The effects of anti-insulin receptor antibodies (AIRA) on receptor binding and insulin metabolism were studied in two patients with the type B, severe insulin resistance syndrome. Insulin binding was determined using rat hepatocytes in primary culture and the patient's own red blood cells. Plasma and urinary insulin concentrations and metabolic clearance rates (MCR) were determined in the two patients and in four normal controls in response to infusions of insulin for 60–120 min at rates ranging from 1 to 925 mU/kg/min. In patient 1, basal insulin concentration was 1400 μU/ml. After infusion of 1, 10, and 925 mU/kg/min of insulin it rose to 3800, 5500, and 225,000 μU/ml, respectively. Respective MCRs were 19, 110, and 186 ml/min. In patient 2, basal insulin concentration was 440 μU/ml. After infusion of 1, 10, and 100 mU/kg/min of insulin it rose to 720, 2500, and 18,800 μU/ml, respectively. Respective MCRs were 193, 262, and 294 ml/min. In controls, basal insulin concentration was 4 ± 0.3 μU/ml. After infusion of 1 and 10 mU/kg/min of insulin, it rose to 82 ± 17 and 1288 ± 50 μU/ml. Respective MCRs were 950 and 630 ml/min. These data showed that, in patients with AIRA: (1) insulin metabolism took place at the same rate but at higher insulin concentrations than in normal controls, and (2) MCR increased with rising insulin concentration but remained subnormal even at the highest insulin concentrations. In contrast, MCR in normal controls decreased with increasing insulin concentrations.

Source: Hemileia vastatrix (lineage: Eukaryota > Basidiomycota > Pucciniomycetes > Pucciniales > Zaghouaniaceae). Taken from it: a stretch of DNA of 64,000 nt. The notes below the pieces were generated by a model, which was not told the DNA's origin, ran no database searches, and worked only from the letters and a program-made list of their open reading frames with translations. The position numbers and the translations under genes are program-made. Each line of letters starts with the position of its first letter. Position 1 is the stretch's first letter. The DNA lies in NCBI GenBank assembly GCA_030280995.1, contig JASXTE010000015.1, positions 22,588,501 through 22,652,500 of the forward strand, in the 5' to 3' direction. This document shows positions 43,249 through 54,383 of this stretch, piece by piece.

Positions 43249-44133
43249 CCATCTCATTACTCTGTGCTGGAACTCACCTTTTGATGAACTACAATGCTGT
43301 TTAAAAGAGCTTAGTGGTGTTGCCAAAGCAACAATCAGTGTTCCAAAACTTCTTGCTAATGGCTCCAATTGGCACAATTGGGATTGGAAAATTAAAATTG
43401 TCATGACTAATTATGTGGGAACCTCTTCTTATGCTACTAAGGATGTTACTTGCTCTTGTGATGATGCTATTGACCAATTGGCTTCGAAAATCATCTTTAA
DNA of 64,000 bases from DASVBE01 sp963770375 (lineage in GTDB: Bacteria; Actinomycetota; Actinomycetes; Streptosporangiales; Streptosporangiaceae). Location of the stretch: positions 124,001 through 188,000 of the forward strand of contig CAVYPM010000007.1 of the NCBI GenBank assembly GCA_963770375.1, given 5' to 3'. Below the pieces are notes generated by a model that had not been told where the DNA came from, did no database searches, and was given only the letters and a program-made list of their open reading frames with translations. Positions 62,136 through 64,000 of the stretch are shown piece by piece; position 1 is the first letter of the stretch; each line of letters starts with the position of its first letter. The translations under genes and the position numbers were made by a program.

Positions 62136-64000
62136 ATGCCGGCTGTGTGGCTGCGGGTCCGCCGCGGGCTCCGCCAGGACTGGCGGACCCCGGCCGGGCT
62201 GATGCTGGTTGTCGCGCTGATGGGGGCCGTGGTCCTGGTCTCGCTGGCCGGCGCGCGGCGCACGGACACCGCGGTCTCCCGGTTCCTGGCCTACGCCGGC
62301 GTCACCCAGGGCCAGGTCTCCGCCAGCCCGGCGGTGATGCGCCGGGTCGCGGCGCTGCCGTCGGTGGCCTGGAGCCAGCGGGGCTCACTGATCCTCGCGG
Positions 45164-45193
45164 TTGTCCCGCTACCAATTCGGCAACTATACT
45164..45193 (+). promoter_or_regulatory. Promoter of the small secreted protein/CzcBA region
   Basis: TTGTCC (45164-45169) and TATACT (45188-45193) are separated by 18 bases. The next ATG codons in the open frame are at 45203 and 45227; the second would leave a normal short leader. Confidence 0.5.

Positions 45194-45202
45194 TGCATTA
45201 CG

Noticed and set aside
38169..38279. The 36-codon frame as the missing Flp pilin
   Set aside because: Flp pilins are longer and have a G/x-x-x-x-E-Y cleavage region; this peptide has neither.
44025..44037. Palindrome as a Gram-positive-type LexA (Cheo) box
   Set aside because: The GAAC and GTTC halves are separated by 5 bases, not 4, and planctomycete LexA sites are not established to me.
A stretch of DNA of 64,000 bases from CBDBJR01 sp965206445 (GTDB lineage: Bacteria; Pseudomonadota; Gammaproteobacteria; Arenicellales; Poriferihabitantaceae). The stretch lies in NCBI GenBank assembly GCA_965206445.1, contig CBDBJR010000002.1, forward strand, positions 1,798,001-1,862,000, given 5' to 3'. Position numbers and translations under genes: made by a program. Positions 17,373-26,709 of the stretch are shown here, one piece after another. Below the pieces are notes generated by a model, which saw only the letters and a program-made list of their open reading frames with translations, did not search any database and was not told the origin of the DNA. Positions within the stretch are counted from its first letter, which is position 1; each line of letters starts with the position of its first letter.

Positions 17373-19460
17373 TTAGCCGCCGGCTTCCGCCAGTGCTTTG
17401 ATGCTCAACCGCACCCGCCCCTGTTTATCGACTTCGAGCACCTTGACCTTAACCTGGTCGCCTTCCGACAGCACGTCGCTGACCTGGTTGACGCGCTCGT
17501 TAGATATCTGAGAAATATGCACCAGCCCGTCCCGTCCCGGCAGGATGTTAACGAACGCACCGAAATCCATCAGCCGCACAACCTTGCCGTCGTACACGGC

The data suggest that prevention of insulin binding prevents insulin metabolism at physiologic insulin concentrations and that supraphysiologically elevated insulin concentrations are needed to activate nonreceptor mechanisms.